School stress blamed for teacher's suicide story, Dec. 31
Teachers are under constant pressure
The story of the teacher's suicide brought back some memories. I taught in middle school for 38 years and have been retired for 20 years. As I look back over my teaching experience, I can readily understand how a teacher with all of today's stresses might attempt such a thing.
The pressures on teachers are tremendous. They are responsible for the care and safety, education and nurturing of 30 to 35 very diverse children. Some of these children may have severe behavioral problems.
They are under the constant surveillance of supervisors and parents. They must meet the demands of curriculum and state testing standards.
There are many other minor stresses that add up. We need to help our teachers who burn out by possibly having counselors who teachers can confide in so this, perhaps, will prevent another suicide in the future.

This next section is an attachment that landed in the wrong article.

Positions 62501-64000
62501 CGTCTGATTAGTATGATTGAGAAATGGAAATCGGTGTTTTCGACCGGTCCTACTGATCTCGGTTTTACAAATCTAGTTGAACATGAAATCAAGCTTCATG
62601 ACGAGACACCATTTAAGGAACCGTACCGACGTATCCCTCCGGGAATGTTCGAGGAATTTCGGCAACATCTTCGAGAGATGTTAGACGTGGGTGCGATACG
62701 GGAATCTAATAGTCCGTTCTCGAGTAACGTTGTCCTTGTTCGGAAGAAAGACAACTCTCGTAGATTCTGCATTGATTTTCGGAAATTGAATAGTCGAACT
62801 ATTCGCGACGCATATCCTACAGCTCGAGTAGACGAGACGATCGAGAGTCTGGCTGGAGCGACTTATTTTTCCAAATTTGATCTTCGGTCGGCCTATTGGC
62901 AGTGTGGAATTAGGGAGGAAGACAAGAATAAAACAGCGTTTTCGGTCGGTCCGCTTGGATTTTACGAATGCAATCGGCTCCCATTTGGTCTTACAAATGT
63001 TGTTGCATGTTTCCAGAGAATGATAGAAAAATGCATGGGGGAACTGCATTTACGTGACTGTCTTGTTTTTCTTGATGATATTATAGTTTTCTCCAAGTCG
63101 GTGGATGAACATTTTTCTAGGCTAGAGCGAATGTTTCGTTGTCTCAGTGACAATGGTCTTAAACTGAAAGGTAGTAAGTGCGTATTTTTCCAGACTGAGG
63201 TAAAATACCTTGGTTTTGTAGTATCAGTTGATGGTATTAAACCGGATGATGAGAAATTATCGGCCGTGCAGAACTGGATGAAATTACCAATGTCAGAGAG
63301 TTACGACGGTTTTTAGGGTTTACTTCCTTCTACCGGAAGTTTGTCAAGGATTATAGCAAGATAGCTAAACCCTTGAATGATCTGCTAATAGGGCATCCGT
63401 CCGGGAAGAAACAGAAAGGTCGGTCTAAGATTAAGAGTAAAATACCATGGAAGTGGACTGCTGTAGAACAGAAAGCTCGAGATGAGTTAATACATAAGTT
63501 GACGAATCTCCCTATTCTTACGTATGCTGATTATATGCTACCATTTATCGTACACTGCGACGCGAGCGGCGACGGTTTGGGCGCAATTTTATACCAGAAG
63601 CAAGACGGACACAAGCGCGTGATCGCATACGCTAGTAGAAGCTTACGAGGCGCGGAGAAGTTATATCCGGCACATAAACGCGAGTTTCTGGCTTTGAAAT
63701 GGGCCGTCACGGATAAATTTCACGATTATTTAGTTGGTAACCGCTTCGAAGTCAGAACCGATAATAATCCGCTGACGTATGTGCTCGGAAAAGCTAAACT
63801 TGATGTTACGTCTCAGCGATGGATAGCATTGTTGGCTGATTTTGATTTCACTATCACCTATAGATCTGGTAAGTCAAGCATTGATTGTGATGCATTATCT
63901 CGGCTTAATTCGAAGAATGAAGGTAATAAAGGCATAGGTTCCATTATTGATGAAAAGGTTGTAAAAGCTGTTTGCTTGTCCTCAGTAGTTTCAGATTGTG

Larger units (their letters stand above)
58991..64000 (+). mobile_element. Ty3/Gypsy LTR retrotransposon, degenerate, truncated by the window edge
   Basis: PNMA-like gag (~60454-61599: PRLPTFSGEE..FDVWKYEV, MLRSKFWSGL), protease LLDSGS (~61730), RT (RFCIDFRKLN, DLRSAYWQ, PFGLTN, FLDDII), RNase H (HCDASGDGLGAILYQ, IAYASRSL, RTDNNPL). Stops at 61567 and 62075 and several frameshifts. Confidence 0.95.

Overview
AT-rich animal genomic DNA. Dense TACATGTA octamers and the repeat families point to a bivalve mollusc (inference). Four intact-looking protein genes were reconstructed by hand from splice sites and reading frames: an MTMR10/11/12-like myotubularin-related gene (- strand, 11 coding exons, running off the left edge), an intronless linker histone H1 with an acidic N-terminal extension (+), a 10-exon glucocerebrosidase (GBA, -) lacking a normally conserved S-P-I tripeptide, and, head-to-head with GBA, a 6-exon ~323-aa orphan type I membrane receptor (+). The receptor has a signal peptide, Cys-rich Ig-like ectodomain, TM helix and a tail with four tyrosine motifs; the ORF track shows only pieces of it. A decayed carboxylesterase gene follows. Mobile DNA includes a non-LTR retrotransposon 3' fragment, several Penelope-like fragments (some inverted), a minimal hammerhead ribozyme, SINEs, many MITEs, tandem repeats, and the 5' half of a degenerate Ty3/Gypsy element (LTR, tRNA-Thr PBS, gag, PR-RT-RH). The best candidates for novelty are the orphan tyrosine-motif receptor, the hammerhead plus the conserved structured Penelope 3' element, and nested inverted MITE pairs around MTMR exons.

Joseph J. Cortellini, Palm Harbor
Pay for power plant some other way
I am a big proponent of nuclear energy. I have been in the power field for 40 years, negotiating power plant contracts for a major architectural engineering firm.
All of these projects, both nuclear and fossil, have been financed by the issuance of bonds or by the REA (Rural Electrification Authority) by actual financing or loan guarantees. Several were built in Florida.
Never, to my knowledge, has a power plant been financed by the consumer. This is absurd. Why should consumers pay for a power plant, which will take five to 10 years to build, in advance when many of them will be deceased or moved away and never reap the benefits of the electrical energy the plant produces? Do we get a rebate?
Believe me, a nuclear power plant has never come in on the original estimated budget, so I am sure the monthly bill assessment will increase. What were our legislators thinking?
Bob Furletti, Clearwater
Re: Handicapped need their spaces | letter by Joe Slatton, Jan. 7
Spaces meant for physically disabled
The writer makes a valid point, and the answer to his question, "Why don't these people use some common sense?" seems to be that "these people" don't use (or have) the common sense to understand that those parking spaces are reserved for people who are physically handicapped.
R.J. Radford, Clearwater